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Re: WW2 Air war in Europe with a defeated USSR?

Post by T. A. Gardner » 23 Dec 2020 02:16

Politician01 wrote:
21 Dec 2020 21:12
Where were the Wallies ahead? And to compare OTL 44/45 when the Germans had to seriously scale back/cancel many projects because they needed all manpower and funds for the Eastern Front, to ATL where they can invest additional manpower/funds into development from the summer of 43 onwards is just stupid.
Well, by early '45 the Allies were:

Far ahead in electronics across the board. This was a lead expanded from early 1943 on.
The AAM race. The US had proven that a visually guided CLOS AAM using a joystick (like the Ruhrstal X4) was impossible to control due to the closing speed. Testing at Cape May in New Jersey by the USN as part of project Gorgon did live fire tests in late 44. The US was developing both beam riding and semi-active homing AAM's including the JB-3 Tiamat and Ryan Firebird, among others.

In the race to a SAM, the Germans were piddling around with a number of missile designs but had done little beyond try the same joystick-type controller and CLOS using a radio link they were using on things like the Fritz X and Hs 293. It wasn't going to work as a SAM control. The British were testing both Brakemine and the Stooge missiles in this role including using various guidance techniques.
The US was developing Nike, Little Joe, Lark, and the USN had Operation Bumblebee going. This last evolved into Talos eventually, but the sheer size of the program even in 1945, dwarfed everything the Germans were doing in this field. It was also the first live flight testing of supersonic ramjet engines that by early 45 were hitting about Mach 1.8 and a 10 NM range.
The US Army was slower to develop Nike simply because historically, they had near total air control so even though the need for a SAM was recognized, it wasn't considered as high a priority as the Navy considered it for shooting down Kamikaze.

The US an Britain both had better late generation piston engine aircraft in development but by late '44 terminated or downgraded these as the were deemed unnecessary to win the war.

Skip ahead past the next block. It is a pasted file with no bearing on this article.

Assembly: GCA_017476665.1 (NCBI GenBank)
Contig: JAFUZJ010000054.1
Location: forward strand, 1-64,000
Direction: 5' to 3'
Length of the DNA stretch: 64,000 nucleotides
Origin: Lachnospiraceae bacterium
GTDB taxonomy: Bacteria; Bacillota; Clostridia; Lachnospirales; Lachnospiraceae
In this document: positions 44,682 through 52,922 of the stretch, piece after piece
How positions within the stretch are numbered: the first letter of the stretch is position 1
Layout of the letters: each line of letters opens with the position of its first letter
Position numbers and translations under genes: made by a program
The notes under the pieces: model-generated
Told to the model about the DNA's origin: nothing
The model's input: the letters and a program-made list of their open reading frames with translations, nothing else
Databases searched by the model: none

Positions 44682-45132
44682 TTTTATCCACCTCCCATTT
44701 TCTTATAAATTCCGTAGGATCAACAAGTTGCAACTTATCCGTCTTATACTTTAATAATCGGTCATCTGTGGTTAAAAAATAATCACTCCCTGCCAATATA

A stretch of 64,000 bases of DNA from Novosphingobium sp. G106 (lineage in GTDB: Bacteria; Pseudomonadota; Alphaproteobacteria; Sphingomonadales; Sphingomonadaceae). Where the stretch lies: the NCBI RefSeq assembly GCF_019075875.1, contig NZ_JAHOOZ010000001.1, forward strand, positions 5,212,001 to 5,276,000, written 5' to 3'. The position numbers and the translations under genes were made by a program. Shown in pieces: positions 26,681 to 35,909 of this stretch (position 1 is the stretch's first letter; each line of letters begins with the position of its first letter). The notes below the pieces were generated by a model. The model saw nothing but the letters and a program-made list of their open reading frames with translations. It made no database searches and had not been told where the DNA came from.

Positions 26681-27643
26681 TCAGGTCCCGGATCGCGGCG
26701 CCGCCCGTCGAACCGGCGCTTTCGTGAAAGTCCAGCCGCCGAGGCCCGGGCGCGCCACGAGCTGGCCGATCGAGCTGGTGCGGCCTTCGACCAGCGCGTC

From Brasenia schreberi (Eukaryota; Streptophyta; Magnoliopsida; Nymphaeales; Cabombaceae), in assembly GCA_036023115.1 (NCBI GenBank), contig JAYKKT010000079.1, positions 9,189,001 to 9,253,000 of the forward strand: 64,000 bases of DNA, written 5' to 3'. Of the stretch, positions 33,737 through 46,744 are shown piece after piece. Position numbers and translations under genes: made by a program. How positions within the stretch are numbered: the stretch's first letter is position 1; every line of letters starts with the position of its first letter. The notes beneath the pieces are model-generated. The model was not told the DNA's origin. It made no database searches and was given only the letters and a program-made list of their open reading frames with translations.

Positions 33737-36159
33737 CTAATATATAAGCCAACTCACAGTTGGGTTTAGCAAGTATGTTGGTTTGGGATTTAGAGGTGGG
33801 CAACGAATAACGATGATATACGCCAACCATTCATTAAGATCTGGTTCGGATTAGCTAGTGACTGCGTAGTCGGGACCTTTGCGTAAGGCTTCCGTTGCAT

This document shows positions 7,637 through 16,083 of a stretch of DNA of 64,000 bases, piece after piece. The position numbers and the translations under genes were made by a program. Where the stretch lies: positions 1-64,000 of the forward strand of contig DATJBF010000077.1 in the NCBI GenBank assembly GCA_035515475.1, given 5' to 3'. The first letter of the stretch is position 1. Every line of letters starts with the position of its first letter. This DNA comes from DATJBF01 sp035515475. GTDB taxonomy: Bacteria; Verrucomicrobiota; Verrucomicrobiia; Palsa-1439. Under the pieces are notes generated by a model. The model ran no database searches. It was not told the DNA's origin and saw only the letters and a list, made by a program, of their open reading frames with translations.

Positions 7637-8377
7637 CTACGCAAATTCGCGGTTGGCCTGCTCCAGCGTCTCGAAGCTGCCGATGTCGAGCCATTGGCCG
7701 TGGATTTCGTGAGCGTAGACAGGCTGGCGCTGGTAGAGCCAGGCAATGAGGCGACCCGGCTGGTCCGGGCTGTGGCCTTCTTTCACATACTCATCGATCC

The Allies were at a minimum on parity by '44 in jet engine technology and poised to pull ahead. The Germans still had an advantage in high speed airframes and airfoils but that advantage was diminishing rapidly. The Allies were looking very seriously at supersonic aircraft flight at that point and while that took several years to materialize it was something the Germans were still doing disjointed research on at best.

The Allies were aware the Germans (and Japanese) were moving towards high underwater speed submarines and were developing and deploying weapons to deal with these by 1945. The Germans did have a better sonar in the GHG, something the Allies hadn't paid much attention to as of 1945.

In guided weapons like the Fritz X and such, the US had similar weapons deployed and in use too. More sophisticated guided weapons like the US Navy's Bat glide bomb were also coming into use in 1945.

Yes, the Germans got a head start on ballistic missiles with the V-2 but its use was largely limited to a terror weapon as it could barely be relied on to hit a large city at 200 + miles. The US was developing their version with programs like MX 774 Hiroc so the Allies weren't out of the running by any means there.

In cruise missiles like the V-1, the Allies had equivalents and had also copied the V-1 as the JB-2 / Loon so they could give as good as they got there if by no other means firing several of their V-1 copies at the Germans for every one the Germans fired at them.

Of course, in terms of nukes, the Germans were hopelessly behind. By 1945 they didn't even have a working nuclear reactor.

Pretty much everywhere, the Allies were at parity or ahead of the Germans and gaining ground on them.

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Re: WW2 Air war in Europe with a defeated USSR?

Post by TheMarcksPlan » 23 Dec 2020 08:34

Richard Anderson wrote:The USAAF did not lose 226 bombers[...] they lost 225.
There goes my argument. I tender my resignation from AHF.
Richard Anderson wrote:it isn't a "ratio" that matters.
Maybe not to you. Whether the ratio matters is the analytical dispute and you're simply analytically wrong:

Most people understand that an 8-20:1 resource loss ratio is only sustainable when one side can afford such uneven ratios.

From that basic insight, most people would understand that if Germany could have expended more resources defending the Reich - say if Reich defense weren't a sideshow to the biggest-ever land war - then a strategy that relied on sustaining massively unfavorable loss ratios might be a losing strategy.
Richard Anderson wrote:Obviously, while severe, the losses were sustainable. That was not the case for the Luftwaffe.
Everybody understands that.

Most also understand that we're in an ATL where Germany isn't fighting - has won - the biggest-ever land war, and that this land war - and winning it - has ramifications for German aircraft production and overall LW strength.
Richard Anderson wrote:Worse than that even...for the month of February in theaters versus Germany, 4,653 battle casualties were incurred, all except 506 "irretrievable" (killed, died, missing, captured, and interned). It was worse in March, 4,744, and far worse at peak in April, 7,219.
Is there a Zamansky-like study that gives LW losses by theater/month after '43?
Richard Anderson wrote:
22 Dec 2020 19:34
TheMarcksPlan wrote:
22 Dec 2020 09:56